Hailed by our own Marty Padgett as "the challenger most capable of displacing the 3-Series as the luxury segment's benchmark four-door
," the 2013 Cadillac ATS has almost universally won over reviewers and critics. Soon, it will get its chance to win the hearts and wallets of the public. Production is now underway, with the first cars to arrive on dealer lots in August.
These images, from the Lansing Grand River assembly plant in Michigan, show brake system tests, emblem installation, and final inspections as the car moves along the assembly line. Cadillac pumped $190 million in upgrades to the facility to build the ATS, along with 600 new jobs, to help ensure each car meets the standards the brand is trying to reach.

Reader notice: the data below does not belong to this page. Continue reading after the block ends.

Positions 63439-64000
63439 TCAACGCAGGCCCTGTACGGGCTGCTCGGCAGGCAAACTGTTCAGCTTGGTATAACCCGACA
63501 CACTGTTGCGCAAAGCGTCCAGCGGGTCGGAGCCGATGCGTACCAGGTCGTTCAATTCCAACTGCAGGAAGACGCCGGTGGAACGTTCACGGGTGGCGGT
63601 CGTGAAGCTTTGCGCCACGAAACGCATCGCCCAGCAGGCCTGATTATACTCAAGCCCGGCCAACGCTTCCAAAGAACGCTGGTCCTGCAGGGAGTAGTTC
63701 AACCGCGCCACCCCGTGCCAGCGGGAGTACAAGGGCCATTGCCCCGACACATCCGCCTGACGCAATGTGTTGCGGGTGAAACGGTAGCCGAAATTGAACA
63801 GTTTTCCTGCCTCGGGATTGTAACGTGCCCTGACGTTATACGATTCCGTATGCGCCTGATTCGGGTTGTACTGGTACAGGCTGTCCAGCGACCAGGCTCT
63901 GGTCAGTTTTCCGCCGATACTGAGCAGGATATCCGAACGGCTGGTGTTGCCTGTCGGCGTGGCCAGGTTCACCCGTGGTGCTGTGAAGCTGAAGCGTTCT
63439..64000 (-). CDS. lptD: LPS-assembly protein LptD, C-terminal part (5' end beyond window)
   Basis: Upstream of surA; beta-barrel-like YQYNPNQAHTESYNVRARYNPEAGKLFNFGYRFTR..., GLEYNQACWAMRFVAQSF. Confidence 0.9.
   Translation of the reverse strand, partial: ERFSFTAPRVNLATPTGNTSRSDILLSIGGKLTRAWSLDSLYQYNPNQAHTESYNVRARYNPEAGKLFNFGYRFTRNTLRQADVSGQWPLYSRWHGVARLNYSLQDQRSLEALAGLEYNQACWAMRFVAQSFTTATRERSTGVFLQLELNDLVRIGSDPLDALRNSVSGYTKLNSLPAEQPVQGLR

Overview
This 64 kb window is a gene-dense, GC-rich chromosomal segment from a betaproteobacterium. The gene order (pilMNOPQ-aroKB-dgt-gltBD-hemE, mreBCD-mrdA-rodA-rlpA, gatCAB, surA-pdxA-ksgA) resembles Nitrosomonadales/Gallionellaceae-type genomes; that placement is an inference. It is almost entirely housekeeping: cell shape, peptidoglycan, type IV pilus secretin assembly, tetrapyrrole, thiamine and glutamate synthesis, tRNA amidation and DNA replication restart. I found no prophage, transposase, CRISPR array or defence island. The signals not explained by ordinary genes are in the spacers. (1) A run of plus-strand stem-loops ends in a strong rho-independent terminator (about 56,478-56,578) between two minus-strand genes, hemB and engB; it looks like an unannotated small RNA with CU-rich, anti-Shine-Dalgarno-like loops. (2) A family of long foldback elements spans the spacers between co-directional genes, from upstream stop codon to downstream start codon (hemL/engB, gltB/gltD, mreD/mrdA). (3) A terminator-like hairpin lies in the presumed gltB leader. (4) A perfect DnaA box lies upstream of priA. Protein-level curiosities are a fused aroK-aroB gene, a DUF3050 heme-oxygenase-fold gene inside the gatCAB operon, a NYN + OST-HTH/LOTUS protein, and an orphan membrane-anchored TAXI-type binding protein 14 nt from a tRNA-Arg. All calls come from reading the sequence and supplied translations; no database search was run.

Whether buyers will perceive the ATS as a legitimate 3-Series alternative is another question entirely. Brand recognition and image are part of the purchase of a luxury sports sedan, and while BMW's image and history are solidly founded in the performance-luxury intersection, Cadillac's image and history come from different roots.
That's not to say the latest generation of the CTS hasn't made terrific in-roads for the brand, with the attainable halo-car, the CTS-V, grabbing headlines from day one. The question is whether the ATS will continue, perhaps even accelerate that trend, or if it will see push-back from buyers who want the perks of German luxury car ownership, like the high-end dealer experience and foreign delivery programs.
Cadillac's aggressive pricing on the ATS should help pique interest, bringing potential buyers, and perhaps conquests, into showrooms to kick tires. Our pick of the lineup, the 270-horsepower, 2.0-liter four-cylinder turbo ATS with manual transmission, starts at $35,795 including destination--about $700 less than the 2013 BMW 328i, with more power and a higher-tech cabin.
Given the choice, which would you buy?
2013 Cadillac ATS sedan begins production at the Lansing Grand River assembly plantEnlarge Photo